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Management out, lights back on at Oklahoma airpark

The lights are back on at the Tenkiller Lake Airpark in Cookson, Okla.—but not just to add some cheer to the holiday season. It was also a question of safety.

The Cherokee County Commission recently took over operations from a local airport authority that the commission concluded had become unable to manage the airport. One of the first things the commission did next was to reverse the airport authority’s move to shut down the pilot-controlled lighting along the airport’s 2,600-foot sod runway. The lights had purportedly been shut down as a cost-cutting measure.

The county commissioners’ action resolved a dispute that had run for much of the year. In May, AOPA wrote to the Cherokee County Airport Trust Authority requesting that the pilot-controlled lights be reactivated for night operations. Tenkiller’s AOPA Airport Support Network volunteer, Valerie Westedt, sought help from the county commission, and provided AOPA with airport operating information research. AOPA also raised the issue with the Oklahoma Aeronautics Commission. The airport, known locally as Cookson airport, is home to 17 based aircraft.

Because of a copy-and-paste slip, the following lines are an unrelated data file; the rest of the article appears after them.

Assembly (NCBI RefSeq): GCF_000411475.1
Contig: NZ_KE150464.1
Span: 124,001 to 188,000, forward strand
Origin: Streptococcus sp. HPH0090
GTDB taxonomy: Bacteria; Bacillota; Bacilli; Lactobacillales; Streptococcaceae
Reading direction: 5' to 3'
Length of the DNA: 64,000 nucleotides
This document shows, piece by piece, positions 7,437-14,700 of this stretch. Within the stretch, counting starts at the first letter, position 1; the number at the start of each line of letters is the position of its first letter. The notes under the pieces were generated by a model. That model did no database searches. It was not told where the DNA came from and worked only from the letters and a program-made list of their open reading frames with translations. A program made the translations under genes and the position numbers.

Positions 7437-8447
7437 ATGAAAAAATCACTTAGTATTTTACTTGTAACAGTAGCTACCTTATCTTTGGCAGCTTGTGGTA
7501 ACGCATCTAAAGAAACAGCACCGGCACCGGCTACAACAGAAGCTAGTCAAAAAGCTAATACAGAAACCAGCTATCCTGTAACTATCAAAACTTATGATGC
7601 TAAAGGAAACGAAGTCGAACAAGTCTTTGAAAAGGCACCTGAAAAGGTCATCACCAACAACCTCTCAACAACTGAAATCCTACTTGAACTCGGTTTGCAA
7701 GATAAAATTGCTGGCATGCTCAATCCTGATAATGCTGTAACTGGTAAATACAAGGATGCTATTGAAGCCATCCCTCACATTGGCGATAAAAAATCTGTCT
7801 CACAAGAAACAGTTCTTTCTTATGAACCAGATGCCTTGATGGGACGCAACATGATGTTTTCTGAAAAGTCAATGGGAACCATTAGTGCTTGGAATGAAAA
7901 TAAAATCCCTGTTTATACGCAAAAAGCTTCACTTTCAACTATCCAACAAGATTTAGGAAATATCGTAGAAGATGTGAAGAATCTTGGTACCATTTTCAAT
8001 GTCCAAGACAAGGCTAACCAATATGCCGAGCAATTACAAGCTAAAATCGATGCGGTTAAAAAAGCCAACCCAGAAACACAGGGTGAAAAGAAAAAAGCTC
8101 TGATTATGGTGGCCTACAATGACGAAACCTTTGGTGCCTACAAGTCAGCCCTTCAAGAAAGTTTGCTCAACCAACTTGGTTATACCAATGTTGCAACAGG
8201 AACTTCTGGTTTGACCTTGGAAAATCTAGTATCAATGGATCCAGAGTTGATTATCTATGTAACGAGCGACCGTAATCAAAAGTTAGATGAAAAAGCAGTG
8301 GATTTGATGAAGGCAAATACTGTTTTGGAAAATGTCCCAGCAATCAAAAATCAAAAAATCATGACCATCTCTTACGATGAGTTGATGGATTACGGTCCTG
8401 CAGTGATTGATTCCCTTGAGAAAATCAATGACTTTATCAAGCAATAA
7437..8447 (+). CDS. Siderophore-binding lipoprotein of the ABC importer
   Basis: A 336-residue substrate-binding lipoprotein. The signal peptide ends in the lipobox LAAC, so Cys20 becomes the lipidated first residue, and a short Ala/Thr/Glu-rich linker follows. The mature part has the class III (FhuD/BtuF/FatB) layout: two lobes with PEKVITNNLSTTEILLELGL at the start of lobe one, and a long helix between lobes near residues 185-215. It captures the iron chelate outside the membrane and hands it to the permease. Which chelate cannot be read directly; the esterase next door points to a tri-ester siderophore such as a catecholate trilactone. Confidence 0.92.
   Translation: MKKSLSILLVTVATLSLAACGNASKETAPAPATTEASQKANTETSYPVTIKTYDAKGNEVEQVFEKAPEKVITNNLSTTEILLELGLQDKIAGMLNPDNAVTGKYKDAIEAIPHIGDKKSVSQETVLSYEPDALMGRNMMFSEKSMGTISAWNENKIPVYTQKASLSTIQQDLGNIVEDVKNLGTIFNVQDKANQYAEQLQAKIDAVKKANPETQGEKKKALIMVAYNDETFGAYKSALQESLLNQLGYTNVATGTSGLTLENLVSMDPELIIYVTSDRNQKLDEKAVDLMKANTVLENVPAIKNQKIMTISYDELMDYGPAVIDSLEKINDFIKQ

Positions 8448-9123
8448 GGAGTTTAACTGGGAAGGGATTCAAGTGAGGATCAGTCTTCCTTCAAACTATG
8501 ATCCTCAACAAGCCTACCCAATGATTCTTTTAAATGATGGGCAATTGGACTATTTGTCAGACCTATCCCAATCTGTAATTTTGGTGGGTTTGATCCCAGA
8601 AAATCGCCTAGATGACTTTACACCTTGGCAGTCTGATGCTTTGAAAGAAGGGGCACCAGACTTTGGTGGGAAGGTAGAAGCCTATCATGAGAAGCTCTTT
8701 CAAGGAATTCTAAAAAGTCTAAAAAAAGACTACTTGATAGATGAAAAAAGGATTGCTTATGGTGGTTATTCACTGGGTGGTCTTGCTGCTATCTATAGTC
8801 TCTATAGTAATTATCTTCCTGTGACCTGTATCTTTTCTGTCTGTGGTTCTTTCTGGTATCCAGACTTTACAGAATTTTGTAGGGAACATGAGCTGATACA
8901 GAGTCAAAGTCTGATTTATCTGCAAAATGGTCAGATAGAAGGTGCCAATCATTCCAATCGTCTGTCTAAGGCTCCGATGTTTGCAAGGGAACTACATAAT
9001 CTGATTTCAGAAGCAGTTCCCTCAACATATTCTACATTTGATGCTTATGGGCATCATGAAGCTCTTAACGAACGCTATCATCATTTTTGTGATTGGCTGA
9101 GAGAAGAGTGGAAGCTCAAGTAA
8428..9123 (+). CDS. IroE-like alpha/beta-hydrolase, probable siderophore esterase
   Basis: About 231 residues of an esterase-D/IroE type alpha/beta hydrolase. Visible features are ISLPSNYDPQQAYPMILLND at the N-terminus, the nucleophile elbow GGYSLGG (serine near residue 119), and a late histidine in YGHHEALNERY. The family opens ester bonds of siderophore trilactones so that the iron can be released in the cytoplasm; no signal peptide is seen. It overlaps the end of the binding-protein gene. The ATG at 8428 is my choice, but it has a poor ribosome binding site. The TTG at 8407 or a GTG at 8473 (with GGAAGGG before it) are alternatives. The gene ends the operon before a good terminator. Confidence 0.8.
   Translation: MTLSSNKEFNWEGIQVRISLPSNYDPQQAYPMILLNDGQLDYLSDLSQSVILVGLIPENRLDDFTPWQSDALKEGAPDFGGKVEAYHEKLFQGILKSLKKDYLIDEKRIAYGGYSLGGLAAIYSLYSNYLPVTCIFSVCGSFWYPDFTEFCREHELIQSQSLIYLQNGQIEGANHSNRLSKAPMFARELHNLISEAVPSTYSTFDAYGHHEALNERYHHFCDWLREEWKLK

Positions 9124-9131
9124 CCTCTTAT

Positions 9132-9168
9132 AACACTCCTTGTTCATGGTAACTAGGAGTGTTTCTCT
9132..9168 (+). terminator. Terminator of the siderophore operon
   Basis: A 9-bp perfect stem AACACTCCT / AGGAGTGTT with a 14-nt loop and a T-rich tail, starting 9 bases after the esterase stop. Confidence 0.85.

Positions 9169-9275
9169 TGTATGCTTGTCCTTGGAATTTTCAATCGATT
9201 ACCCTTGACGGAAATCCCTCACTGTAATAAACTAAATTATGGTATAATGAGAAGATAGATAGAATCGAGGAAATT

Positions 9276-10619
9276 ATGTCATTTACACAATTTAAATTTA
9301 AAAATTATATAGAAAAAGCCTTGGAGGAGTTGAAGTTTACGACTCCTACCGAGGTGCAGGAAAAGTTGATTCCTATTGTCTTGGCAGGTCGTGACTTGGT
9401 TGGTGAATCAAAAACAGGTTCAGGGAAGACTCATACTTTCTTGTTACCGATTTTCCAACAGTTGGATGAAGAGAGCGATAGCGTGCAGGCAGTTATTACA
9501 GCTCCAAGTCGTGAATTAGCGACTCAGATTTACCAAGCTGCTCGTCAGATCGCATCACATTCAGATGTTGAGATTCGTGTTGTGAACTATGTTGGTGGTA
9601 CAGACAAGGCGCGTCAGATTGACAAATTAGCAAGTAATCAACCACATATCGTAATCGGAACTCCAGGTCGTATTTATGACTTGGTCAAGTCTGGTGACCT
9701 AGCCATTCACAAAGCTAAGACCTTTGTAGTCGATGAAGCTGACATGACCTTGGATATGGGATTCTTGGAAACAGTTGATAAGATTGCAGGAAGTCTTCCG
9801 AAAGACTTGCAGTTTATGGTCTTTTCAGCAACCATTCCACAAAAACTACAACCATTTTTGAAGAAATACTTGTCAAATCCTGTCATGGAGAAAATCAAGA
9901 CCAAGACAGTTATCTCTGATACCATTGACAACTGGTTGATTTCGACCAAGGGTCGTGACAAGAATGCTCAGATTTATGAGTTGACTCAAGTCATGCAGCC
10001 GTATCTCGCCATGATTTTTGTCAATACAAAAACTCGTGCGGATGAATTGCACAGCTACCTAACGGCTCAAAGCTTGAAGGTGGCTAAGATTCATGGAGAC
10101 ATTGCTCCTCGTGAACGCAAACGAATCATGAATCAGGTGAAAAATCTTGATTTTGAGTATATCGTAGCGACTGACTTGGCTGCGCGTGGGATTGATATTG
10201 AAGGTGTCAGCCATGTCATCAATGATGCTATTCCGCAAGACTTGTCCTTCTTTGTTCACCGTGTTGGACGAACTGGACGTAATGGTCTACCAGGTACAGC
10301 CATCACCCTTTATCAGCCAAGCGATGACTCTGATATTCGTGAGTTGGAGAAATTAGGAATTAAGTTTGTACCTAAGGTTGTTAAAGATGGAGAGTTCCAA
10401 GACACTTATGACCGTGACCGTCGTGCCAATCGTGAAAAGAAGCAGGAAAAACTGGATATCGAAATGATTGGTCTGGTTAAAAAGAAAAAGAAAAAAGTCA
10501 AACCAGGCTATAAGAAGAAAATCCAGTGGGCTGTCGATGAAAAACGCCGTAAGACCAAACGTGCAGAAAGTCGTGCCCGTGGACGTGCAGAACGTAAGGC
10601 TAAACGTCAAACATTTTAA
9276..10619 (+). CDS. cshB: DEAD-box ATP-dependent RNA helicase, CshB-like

The commissioners’ concern about airport management problems received local news coverage in October, when the county commission signaled its intention to take over airport operations in a court filing.

“Our ASN volunteer initiated regular and ongoing discussion with county commissioners and provided AOPA with information that indicated there was not really a budget shortfall that required cost-cutting through electric-use reductions for runway lights,” said Bill Dunn, AOPA vice president of airport advocacy. “Following the local elections in November, the county commissioners removed all members of the Airport Trust Authority, and have temporarily taken over operation of the airport. One of their first actions was to turn the runway lights on again.”

Dunn praised Westedt for spearheading the local effort to restore safe conditions for pilots at Tenkiller. He described the restoration of lights as an example of what pilots can achieve when they rally to protect their interests.

“Tenkiller is a publicly owned, public-use airport with only 17 based aircraft, about 2,000 operations per year, and a 2,600-foot turf runway. It has no FAA Airport Improvement Program grants or obligations,” he said. “But advocacy and direct involvement by local Airport Support Network volunteers and based pilots, in partnership with AOPA, can dramatically increase the chances of protecting GA interests at an airport.”

Dan Namowitz
Dan Namowitz
Dan Namowitz has been writing for AOPA in a variety of capacities since 1991. He has been a flight instructor since 1990 and is a 35-year AOPA member.
Topics: Advocacy

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